I’m against this idea of a universal objective rating of a game, and the idea that is forever how we are to judge a game. Not only does this make us hold games up to crazy standards that might not apply to everyone, but it can make us throw away games just because they’re considered bad. It’s almost like we have no notion of how artistry and experiential art forms work. My own personal ideology is that so long as a game has something interesting about it, something to serve as a hook and keep you wanting to play it, it’s worth the time you put into it. Only boring games are the truly regrettable purchases or uses of time.
To take a cue from a completely different media form, look at the Tommy Wiseau-made cult classic movie, The Room. There is no way in hell you could ever argue that film is ‘good’; it’s made badly, the writing is atrocious, the acting is so bad, the music and sound design is beyond cheesy etc. etc. But, by virtue of all those parts and the story around it and the fact that it was made with such serious intention, you end up with this movie that has become one of the best accidental cult comedies. I don’t know if we necessarily have a game that’s reached that point of cult accidental hilarity or anything yet, but the lesson there is clear; so long as you don’t just half-ass what you’re making, it will surely come out interesting to someone in some way.
One of my standout memories of playing a game that was so weirdly bad and oddly designed that I couldn’t help but just laugh my way through was probably 50 Cent: Blood On The Sand. I mean, how could you not laugh at a game to which the basic idea seems to be “Well, that first game where we used 50 Cent’s name and likeness to make a cover-based third person shooter did alright, so why not set it in the Middle East and have ‘Fiddy’ destroy an entire country to chase a diamond-encrusted skull”. I am not joking when I say that the opening of the game basically gives you all you need for story because 50 Cent walks into an office after a show, hasn’t been paid by the organiser, pulls a gun on him while G Unit cheer him on to kill this guy, is given a diamond-encrusted skull by the organiser (which he does not appreciate the historical significance of) and then, when it gets stolen very quickly afterwards, declares his vengeance.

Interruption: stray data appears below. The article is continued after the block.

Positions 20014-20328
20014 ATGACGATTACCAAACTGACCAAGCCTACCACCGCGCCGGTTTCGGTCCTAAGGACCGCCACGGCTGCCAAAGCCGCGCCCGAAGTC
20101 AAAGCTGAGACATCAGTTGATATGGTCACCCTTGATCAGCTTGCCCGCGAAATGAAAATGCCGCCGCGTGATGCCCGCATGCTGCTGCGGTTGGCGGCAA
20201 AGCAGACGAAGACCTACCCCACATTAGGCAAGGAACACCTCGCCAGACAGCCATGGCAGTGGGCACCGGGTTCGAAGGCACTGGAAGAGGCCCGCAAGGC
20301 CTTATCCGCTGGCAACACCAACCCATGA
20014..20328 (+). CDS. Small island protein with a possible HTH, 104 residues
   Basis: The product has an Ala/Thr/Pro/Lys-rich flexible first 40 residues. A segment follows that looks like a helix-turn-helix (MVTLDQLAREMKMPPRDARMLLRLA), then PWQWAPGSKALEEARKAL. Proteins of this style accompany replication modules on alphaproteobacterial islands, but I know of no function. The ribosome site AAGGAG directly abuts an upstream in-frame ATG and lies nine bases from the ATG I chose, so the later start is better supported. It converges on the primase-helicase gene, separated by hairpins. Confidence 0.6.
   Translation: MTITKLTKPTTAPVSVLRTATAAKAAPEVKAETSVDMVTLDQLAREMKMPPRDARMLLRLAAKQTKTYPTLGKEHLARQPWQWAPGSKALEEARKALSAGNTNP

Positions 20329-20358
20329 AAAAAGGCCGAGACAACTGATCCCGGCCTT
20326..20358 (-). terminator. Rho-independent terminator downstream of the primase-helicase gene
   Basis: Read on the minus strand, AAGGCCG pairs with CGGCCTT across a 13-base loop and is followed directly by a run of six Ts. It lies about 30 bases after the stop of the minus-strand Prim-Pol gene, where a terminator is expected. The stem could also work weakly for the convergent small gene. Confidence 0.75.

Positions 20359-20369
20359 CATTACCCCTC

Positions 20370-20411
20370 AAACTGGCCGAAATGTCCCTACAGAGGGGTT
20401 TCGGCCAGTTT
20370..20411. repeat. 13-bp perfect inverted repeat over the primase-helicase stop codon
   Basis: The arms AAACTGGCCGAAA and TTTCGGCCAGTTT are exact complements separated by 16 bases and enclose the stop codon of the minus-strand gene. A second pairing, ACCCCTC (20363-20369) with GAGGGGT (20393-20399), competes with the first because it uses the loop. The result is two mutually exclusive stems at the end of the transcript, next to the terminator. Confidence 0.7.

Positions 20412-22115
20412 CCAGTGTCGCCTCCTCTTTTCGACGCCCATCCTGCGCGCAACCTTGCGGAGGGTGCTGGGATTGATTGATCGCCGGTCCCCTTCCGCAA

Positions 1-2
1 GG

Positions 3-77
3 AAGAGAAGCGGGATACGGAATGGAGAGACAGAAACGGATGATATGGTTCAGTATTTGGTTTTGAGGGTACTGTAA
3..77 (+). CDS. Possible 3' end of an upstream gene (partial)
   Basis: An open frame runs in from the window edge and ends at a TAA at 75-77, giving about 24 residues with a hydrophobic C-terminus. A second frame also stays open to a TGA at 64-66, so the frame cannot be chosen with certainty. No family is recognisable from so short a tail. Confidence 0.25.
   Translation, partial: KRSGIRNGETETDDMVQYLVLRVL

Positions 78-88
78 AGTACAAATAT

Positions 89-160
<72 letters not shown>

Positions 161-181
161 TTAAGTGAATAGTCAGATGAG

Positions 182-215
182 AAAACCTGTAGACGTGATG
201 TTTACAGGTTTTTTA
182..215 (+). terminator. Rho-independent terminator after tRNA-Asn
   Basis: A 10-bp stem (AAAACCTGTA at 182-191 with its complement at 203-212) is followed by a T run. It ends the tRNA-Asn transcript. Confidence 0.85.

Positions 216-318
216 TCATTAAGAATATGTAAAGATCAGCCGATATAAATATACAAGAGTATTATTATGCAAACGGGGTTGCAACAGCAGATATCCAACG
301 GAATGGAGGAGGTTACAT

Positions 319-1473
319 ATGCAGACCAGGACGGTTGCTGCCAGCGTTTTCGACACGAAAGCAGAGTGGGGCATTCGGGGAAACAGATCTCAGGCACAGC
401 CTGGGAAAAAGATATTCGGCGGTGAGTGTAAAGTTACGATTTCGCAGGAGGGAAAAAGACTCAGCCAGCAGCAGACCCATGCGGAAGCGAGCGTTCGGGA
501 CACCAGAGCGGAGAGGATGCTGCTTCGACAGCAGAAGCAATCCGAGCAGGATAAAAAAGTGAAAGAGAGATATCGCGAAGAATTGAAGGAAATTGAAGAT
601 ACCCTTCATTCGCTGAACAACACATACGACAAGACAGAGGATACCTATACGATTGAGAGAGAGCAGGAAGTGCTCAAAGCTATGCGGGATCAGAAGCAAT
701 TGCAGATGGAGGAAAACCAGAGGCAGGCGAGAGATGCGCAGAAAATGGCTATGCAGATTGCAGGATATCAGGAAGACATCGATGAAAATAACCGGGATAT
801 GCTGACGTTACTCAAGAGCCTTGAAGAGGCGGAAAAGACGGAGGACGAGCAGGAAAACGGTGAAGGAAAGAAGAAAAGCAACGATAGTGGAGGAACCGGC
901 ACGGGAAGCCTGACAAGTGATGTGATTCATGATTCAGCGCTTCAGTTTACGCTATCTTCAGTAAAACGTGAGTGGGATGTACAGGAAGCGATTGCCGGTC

You come into gameplay after that, where 50 Cent proves himself bulletproof by just tanking the small arms fire of many men and shrugging off RPG fire like it’s no biggie, while Fiddy and whichever unknowable G-Unit you have chosen spout off random bits of ‘gangster’ language. Also, there’s a scoring system so you should kill your enemies as fast as you can. Also, if you taunt your enemies you get extra score. Extra also, sometimes you get special bullets to shoot your pistol that will do things like set fire to your enemies. The whole game is literally just beyond reasonable sanity, despite it being this licensed product in the third person shooter genre that was so popular in the late ‘00s and being mostly sandy and trying to follow that Middle East shooter trend that also existed. It makes no sense that this game is this bizarre and over-the-top, but it was made in this way to seem ‘hip’ and ‘cool’ and ‘exciting to dudebros’ evidently. That’s the part that makes it so funny. It’s something that a game like Goat Simulator could never simulate, because accidental comedy just has this wonderful element to it that can make it so much better than designed/created/manufactured humour.